In one of the most widely covered acquisitions in the industry, the Prax Group announced the successful completion of the strategic acquisition of Lindsey Oil Refinery, and its associated logistics assets in the UK, in March this year. This followed an agreement, signed in July 2020, to purchase the refinery from energy major Total.
Also in March, environmental risk reduction business, Adler and Allan, announced the acquisition of three companies into the group: electrical specialists AMGS Electrical, hazardous material specialist Flotech Performance Systems Limited (Flotech) and industrial sewage specialist and underground infrastructure specialist Oneline Surveys
The acquisitions followed changes to Adler and Allan’s senior leadership team and were said to support the company’s ambitious growth plans to solve more customer challenges in a broader range of sectors with a joined-up approach to its services.
Andrew Clarke, energy infrastructure director, Adler and Allan, said at the time: “The acquisition allows us to further execute our strategy, helping clients maintain and decarbonise their energy infrastructure and install new electric vehicle (EV) infrastructure, as the world transitions to a mixed energy future. By combining this with our other energy and forecourt services, we are now able to be a much more strategic environmental partner to customers.”
Early April saw the completion of Greenergy’s acquisition of Republic of Ireland- based Amber Petroleum, the completion of which helped to give Greenergy a growing presence in Ireland where it currently markets through Inver Energy.
Speaking about this acquisition Christian Flach, Greenergy CEO, said: “One of our key strategic objectives is to integrate our existing supply footprint with our expanding retail presence. The acquisition of Amber follows our recent retail investment in 230 retail sites in Canada and will enhance our capabilities in Ireland by building on our existing infrastructure, supply and retail operations. We look forward to welcoming the Amber team to Greenergy.”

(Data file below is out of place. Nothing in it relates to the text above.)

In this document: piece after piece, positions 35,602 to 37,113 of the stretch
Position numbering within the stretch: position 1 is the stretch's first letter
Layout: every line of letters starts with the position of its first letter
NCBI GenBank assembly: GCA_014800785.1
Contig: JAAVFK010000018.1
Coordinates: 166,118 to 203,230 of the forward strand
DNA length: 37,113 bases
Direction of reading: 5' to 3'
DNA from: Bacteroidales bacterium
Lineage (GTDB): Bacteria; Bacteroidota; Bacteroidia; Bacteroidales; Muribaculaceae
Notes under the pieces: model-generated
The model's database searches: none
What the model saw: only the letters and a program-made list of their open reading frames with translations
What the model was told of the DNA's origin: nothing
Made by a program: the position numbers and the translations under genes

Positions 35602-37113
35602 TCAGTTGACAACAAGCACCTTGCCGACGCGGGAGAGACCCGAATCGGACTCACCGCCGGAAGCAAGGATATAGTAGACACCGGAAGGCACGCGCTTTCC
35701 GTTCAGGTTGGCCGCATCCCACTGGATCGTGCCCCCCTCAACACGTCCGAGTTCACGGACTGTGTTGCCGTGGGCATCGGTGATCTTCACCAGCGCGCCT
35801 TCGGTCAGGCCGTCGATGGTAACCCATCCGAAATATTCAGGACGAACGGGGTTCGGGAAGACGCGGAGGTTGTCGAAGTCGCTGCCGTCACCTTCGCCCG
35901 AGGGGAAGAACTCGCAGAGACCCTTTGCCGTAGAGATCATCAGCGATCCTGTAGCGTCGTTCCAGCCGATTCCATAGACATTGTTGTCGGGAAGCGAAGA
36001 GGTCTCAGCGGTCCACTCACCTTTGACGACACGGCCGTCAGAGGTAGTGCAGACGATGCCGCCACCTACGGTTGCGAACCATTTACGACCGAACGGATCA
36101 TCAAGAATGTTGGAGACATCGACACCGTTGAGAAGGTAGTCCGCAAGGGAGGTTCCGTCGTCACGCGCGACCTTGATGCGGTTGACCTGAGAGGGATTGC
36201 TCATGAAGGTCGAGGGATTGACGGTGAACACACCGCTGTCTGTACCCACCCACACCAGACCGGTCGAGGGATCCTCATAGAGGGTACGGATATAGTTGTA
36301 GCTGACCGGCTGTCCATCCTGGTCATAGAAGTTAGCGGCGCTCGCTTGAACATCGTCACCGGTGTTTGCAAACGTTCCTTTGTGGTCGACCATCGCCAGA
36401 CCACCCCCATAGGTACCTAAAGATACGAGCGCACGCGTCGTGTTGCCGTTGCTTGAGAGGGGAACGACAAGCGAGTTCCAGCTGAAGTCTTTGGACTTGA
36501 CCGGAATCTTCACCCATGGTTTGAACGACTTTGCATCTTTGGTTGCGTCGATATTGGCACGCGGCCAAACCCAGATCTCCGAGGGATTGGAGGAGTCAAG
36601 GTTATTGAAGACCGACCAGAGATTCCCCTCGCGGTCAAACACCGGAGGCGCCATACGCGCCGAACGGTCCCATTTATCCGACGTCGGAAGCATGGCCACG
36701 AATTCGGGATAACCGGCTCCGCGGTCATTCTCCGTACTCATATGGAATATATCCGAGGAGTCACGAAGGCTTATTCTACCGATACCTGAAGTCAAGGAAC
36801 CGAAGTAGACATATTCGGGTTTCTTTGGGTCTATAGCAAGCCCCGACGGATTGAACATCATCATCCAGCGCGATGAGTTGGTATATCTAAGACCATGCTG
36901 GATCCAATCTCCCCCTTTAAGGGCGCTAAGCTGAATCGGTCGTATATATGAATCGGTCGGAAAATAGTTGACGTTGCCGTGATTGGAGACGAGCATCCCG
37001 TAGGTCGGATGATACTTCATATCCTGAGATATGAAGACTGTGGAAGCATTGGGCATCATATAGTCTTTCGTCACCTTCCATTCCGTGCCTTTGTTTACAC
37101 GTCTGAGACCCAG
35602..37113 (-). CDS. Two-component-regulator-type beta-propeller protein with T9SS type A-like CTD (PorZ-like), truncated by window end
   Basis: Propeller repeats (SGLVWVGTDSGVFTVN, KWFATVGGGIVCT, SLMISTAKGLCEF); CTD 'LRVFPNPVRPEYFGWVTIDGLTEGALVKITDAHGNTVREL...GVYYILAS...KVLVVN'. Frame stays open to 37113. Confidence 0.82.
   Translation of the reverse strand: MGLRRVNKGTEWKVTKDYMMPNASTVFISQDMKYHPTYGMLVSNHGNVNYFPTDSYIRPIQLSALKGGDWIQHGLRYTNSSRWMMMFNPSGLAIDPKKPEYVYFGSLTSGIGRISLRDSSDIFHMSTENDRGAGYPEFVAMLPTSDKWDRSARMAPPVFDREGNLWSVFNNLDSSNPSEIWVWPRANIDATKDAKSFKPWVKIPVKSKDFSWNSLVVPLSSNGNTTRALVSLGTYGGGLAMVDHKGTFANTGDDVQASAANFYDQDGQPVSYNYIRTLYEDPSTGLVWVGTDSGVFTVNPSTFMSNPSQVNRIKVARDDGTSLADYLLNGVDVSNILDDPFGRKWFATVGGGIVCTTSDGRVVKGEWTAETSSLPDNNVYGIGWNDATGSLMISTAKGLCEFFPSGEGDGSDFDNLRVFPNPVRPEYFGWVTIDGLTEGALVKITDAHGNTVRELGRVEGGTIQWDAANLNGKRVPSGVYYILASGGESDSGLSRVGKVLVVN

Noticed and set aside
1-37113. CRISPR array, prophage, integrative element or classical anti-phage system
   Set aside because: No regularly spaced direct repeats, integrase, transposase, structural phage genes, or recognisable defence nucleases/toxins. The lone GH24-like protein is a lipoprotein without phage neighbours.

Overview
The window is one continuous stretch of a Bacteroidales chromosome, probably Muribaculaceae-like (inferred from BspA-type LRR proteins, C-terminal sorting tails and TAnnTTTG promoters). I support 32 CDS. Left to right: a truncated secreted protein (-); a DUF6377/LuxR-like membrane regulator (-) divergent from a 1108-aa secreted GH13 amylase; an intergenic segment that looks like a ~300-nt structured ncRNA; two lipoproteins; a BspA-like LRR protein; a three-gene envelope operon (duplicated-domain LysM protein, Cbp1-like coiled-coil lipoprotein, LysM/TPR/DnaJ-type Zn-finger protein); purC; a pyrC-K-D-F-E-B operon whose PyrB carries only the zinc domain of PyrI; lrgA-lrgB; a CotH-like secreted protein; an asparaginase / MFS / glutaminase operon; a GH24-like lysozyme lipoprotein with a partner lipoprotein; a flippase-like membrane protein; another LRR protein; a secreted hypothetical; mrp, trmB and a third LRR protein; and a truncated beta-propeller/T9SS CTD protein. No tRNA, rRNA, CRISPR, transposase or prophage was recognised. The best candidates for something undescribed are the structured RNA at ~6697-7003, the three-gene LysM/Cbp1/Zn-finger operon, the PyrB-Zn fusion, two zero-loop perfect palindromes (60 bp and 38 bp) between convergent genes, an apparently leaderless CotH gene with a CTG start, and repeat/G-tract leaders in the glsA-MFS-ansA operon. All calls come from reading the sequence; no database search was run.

Liam Fitzgerald, owner and managing director of Amber Petroleum also added at the time: “Having served our loyal customers for over 40 years Amber’s success has been based on strong relationships with customers, suppliers and staff and we know that Greenergy shares these same values. I am confident that Amber will continue to grow its profile as part of the wider Greenergy organisation.”
Growth has also been seen in the retail sector, with companies such as Motor Fuel Group (MFG) acquiring six forecourts in the Lake District last year from AUK Investments Limited.
Commenting on the purchase at the time, William Bannister, chief executive officer at MFG said: “AUK is a well-respected family business in the Lake District and the six stations that we have purchased from them give us the opportunity to extend our network coverage into Cumbria in what is, normally, a thriving tourist area.”
In January this year, MFG signed an agreement to purchase seven operational stations and nine new to industry (NTI) sites from BP. This is part of a wider agreement including fuel supply for 100 sites. Commenting on the agreement, Jeremy Clarke, chief operating officer at MFG said: “We are particularly delighted with this transaction, given the quality of the operational assets and geographical spread of the NTI sites. Six of the operating stations are in Scotland and one is in Surrey. The NTI sites are spread throughout England and Scotland.”
Across Europe, DCC has had its finger on the pulse of businesses to acquire this year. Telling us more about the recent acquisitions of Jones Oil and Campus Oils Daire Keating, managing director cards, Austria & Ireland, DCC Retail & Oil, said: “We are very excited about working with our new colleagues in Campus and Jones, having successfully completed the acquisitions during the first half of 2021. Both acquisitions will significantly grow our customer base in the Irish market and, together with our Emo business and the recent launch of the Certa network, in partnership with Tesco, we are very well placed to service our customers across the entire Irish energy distribution channel.”